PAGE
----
Caribbean businesses cannot afford a full time IT professional

Following from the previous point, many firms, especially MSMEs, tend not to be able to afford a IT professional full time. Invariably, they opt to outsource their needs, which usually is around installation, maintenance and repair of their information system to third party contractors – just to keep their existing systems up and running.

Third-party CIO-type services not readily available

Finally, an observation: although through third party contractors many businesses procure, install and maintain their systems and networks, very few of those contractors offer corporate advisory services. They may advise on what computing devices to purchase, or what digital configurations might satisfies a firm’s needs, etc., but they do not advise or provide insights on matters that can help shape an organisation’s strategy – similar to what a CIO might do.

Having said this, organisations would need to be amenable to having external individuals involved in what they may consider confidential or commercially sensitive discussions. However, access to that type of expertise and insight could be invaluable to help organisation move to the next level – whatever that might be.

Final thoughts…

In summary, there is a still a sense that outside of systems and network management, Caribbean businesses still do not fully appreciate the value of having of the IT professional, and utilising their skills and expertise to advance their organisations. However, there may also be some opportunities, especially for third party contractors and consultants to offer IT advisory and management services, which could be extremely beneficial to MSMEs in particular, which they might be unable to afford on a full-time basis.

 

Image credit:  Bob Mical (flickr)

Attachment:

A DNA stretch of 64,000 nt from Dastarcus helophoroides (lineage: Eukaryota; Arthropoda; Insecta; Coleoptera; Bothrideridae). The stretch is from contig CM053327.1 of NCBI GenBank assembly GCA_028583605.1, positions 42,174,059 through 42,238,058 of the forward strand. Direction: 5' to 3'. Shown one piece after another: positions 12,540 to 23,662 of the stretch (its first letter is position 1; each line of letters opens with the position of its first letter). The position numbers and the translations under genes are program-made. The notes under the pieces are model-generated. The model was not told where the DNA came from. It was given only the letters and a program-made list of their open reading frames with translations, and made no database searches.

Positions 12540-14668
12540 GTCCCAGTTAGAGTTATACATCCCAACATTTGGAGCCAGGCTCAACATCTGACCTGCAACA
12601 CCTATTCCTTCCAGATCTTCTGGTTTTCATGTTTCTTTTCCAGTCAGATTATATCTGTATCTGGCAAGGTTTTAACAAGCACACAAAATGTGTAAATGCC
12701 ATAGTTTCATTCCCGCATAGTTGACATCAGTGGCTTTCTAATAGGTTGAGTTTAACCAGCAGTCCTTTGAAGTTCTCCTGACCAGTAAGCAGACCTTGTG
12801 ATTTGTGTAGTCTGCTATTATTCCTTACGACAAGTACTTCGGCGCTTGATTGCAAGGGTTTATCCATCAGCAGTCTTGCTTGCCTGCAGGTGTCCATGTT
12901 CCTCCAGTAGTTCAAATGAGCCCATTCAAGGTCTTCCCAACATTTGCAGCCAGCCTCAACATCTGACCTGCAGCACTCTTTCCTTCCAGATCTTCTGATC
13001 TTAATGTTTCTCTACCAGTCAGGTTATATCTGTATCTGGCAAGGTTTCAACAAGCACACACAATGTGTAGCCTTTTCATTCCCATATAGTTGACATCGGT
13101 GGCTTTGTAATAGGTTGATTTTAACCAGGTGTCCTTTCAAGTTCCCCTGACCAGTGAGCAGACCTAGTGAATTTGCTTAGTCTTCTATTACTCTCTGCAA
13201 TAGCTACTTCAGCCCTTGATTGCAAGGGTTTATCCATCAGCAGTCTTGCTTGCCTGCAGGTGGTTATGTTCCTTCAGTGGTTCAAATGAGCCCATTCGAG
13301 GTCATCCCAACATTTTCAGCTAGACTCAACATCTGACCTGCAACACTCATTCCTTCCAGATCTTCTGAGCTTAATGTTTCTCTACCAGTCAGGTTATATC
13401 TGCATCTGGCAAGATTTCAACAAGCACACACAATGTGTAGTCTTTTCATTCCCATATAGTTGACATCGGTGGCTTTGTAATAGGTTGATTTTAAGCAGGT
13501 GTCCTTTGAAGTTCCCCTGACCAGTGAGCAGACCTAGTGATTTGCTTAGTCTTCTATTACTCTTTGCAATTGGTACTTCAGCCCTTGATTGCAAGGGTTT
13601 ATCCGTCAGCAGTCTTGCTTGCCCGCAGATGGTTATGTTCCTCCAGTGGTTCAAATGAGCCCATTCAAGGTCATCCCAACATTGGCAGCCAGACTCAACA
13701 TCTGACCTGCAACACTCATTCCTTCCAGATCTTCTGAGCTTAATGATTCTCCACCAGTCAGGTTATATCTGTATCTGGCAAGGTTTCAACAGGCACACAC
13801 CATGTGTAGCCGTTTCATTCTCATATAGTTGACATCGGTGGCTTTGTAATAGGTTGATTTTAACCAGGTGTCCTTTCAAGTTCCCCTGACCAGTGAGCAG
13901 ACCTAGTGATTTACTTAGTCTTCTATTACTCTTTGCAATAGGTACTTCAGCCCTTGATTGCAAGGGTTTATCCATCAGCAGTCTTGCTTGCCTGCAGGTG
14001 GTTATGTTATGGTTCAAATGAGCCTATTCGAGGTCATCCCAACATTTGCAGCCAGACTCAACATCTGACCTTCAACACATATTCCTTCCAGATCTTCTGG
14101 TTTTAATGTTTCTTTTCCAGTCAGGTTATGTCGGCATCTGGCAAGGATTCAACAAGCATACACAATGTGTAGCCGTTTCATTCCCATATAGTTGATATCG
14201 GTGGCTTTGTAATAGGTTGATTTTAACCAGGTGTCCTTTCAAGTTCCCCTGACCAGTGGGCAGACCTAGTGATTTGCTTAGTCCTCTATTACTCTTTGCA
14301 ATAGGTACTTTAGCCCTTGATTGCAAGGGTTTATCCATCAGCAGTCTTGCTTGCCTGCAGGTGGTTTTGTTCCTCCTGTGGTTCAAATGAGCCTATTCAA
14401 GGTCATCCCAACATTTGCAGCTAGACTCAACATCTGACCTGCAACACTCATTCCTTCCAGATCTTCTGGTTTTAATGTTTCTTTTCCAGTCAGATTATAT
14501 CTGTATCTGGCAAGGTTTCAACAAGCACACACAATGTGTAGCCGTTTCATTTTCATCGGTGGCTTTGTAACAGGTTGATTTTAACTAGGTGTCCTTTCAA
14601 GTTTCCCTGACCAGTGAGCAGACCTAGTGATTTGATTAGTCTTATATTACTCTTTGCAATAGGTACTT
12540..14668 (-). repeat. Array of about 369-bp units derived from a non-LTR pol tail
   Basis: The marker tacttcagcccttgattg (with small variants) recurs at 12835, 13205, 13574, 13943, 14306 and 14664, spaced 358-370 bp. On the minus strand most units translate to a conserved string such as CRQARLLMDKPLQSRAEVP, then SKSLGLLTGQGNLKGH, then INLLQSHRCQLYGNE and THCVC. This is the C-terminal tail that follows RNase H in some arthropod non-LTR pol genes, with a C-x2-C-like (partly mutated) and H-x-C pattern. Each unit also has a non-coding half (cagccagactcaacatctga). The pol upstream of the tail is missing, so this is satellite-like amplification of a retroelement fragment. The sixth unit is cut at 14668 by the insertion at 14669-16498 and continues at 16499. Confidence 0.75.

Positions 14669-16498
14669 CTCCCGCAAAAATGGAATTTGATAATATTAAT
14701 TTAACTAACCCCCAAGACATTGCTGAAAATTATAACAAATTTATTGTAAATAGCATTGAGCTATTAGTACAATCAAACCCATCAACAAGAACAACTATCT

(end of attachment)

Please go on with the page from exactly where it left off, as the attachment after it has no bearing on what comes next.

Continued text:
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About the author

Michele Marius

Michele Marius has a wealth of experience in the telecoms and ICT space, which has been gained in the Caribbean, Southeast Asia and the South Pacific, and in the public and private sectors. She is the Editor and Publisher of ICT Pulse.

Permanent link to this article: http://www.ict-pulse.com/2016/07/skills-lacking-underutilised-caribbean/

3 comments

  1. Carlton Samuels

    The real problem is moot Caribbean businesses don’t want to pay for the skills they need. As to corporate advisory services, it is a major challenge to get paid. The industry practice is to provide it gratis to favour solution selling and maintenance,

    1. Michele Marius

      Hmm, that is indeed a problem for which they might not be an easy solution. At the root, businesses might be trivializing IT/ICT and so while they might be prepared to invest – to some degree – in equipment and maintenance, they may not appreciate the larger ecosystem in which IT/ICT affects their business

  2. kamutula

    The other factor could be that in a lot of business organisations especially those traditional in non-IT as core business ( eg agricultural processing ), IT along with its skill set requirements are rarely considered as significant to their overall strategy.

    An immediate pointer to this is usually where the person in charge of IT is placed in the organisational hierarchy. Routinely, in such organisations the IT guy would be reporting to the Finance person or the Operations person.

    When you see this symptom in any given organisation just know that here IT is not considered as a business strategy builder and enabler. Consequently, the skill sets will be consigned to the same fate.